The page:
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Age and the experience of strong self-conscious emotion.
Aging Ment Health. 2018 04; 22(4):497-502.AM

Abstract

OBJECTIVES

It remains unclear whether there are age-related changes in the experience of strong self-conscious emotion, such as shame, guilt, pride and embarrassment. Because shame and guilt figure prominently in the aetiology of depressive symptoms and other mental health problems, a better understanding of how age affects the strong experience of these two negative self-conscious emotions is of particular importance.

METHODS

Thirty younger, 30 middle-aged and 30 older adults were compared on standardised cognitive assessments, in addition to an interview-based measure that assessed whether there are age differences in the likelihood of strongly experiencing four different types of self-conscious emotion within the past five years (shame, guilt, embarrassment and pride).

RESULTS

The three groups did not differ in their likelihood of reporting an event that strongly elicited the positive self-conscious emotion of pride. However, older adults were more likely to report sources of pride that were other (as opposed to self) focused. Older adults were also less likely to report experiencing events that elicited all three negative self-conscious emotions, in particular, shame.

CONCLUSIONS

Strong negative self-conscious emotion, and in particular shame, appears to be experienced less by older than younger adults.

Authors+Show Affiliations

a School of Psychology , University of Queensland , St Lucia , Australia.a School of Psychology , University of Queensland , St Lucia , Australia.b School of Dentistry , University of Queensland , Herston , Australia.a School of Psychology , University of Queensland , St Lucia , Australia.

Pub Type(s)

Journal Article
Research Support, Non-U.S. Gov't

Language

eng

PubMed ID

28006977

Citation

Henry, Julie D., et al. "Age and the Experience of Strong Self-conscious Emotion." Aging & Mental Health, vol. 22, no. 4, 2018, pp. 497-502.
Henry JD, von Hippel W, Nangle MR, et al. Age and the experience of strong self-conscious emotion. Aging Ment Health. 2018;22(4):497-502.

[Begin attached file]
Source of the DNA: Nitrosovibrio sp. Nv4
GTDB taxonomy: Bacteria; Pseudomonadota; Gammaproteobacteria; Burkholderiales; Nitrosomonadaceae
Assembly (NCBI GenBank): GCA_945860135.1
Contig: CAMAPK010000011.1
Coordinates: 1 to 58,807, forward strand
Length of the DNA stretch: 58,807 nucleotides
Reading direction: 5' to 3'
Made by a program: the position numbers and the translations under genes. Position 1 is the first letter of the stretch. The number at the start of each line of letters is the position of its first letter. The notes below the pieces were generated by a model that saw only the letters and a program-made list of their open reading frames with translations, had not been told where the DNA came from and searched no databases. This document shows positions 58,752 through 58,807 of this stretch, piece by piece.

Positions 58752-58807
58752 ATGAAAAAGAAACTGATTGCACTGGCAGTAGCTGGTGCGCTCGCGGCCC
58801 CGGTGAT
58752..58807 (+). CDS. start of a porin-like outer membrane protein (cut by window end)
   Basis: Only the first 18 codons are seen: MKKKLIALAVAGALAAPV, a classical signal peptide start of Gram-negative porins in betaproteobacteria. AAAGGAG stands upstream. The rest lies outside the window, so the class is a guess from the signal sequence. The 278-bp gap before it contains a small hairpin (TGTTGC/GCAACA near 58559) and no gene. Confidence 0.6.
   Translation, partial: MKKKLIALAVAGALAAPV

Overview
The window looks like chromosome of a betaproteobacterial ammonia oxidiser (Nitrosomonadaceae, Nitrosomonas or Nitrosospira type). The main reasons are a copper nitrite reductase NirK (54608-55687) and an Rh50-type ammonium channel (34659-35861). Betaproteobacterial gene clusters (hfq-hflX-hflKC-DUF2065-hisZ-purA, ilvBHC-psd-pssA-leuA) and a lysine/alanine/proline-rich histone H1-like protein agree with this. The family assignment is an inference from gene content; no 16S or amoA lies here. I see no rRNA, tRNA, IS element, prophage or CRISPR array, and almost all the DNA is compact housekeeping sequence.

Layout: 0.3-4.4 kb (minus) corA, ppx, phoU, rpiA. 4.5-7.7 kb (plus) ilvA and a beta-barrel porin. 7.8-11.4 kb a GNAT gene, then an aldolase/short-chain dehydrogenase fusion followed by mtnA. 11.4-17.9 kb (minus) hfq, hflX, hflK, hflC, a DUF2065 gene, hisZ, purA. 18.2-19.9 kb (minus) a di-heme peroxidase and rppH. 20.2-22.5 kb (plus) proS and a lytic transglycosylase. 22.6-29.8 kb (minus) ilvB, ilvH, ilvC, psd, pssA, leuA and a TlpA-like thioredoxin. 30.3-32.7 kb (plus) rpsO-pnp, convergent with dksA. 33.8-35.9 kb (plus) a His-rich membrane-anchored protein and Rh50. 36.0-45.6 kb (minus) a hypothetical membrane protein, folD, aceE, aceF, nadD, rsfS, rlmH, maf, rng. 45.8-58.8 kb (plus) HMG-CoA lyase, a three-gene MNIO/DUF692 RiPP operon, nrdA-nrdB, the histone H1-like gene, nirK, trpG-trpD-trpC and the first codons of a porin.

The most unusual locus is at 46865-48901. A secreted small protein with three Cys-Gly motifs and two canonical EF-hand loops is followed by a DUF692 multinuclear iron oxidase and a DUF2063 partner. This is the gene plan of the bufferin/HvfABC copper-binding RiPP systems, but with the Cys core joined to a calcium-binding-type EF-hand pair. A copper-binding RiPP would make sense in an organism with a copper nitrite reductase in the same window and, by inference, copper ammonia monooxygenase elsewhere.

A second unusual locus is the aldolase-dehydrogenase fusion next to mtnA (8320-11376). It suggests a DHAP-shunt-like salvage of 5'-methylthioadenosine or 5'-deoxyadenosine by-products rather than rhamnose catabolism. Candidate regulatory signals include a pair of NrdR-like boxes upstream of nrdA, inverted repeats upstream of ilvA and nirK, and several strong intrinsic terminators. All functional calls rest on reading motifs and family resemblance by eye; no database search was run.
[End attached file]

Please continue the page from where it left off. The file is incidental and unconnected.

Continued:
Henry, J. D., von Hippel, W., Nangle, M. R., & Waters, M. (2018). Age and the experience of strong self-conscious emotion. Aging & Mental Health, 22(4), 497-502. https://doi.org/10.1080/13607863.2016.1268094
Henry JD, et al. Age and the Experience of Strong Self-conscious Emotion. Aging Ment Health. 2018;22(4):497-502. PubMed PMID: 28006977.
* Article titles in AMA citation format should be in sentence-case
TY - JOUR T1 - Age and the experience of strong self-conscious emotion. AU - Henry,Julie D, AU - von Hippel,William, AU - Nangle,Matthew R, AU - Waters,Michele, Y1 - 2016/12/22/ PY - 2016/12/23/pubmed PY - 2019/8/20/medline PY - 2016/12/24/entrez KW - Self-conscious emotion KW - autobiographical recall KW - mental health KW - shame SP - 497 EP - 502 JF - Aging & mental health JO - Aging Ment Health VL - 22 IS - 4 N2 - OBJECTIVES: It remains unclear whether there are age-related changes in the experience of strong self-conscious emotion, such as shame, guilt, pride and embarrassment. Because shame and guilt figure prominently in the aetiology of depressive symptoms and other mental health problems, a better understanding of how age affects the strong experience of these two negative self-conscious emotions is of particular importance. METHODS: Thirty younger, 30 middle-aged and 30 older adults were compared on standardised cognitive assessments, in addition to an interview-based measure that assessed whether there are age differences in the likelihood of strongly experiencing four different types of self-conscious emotion within the past five years (shame, guilt, embarrassment and pride). RESULTS: The three groups did not differ in their likelihood of reporting an event that strongly elicited the positive self-conscious emotion of pride. However, older adults were more likely to report sources of pride that were other (as opposed to self) focused. Older adults were also less likely to report experiencing events that elicited all three negative self-conscious emotions, in particular, shame. CONCLUSIONS: Strong negative self-conscious emotion, and in particular shame, appears to be experienced less by older than younger adults. SN - 1364-6915 UR - https://www.unboundmedicine.com/medline/citation/28006977/Age_and_the_experience_of_strong_self_conscious_emotion_ DB - PRIME DP - Unbound Medicine ER -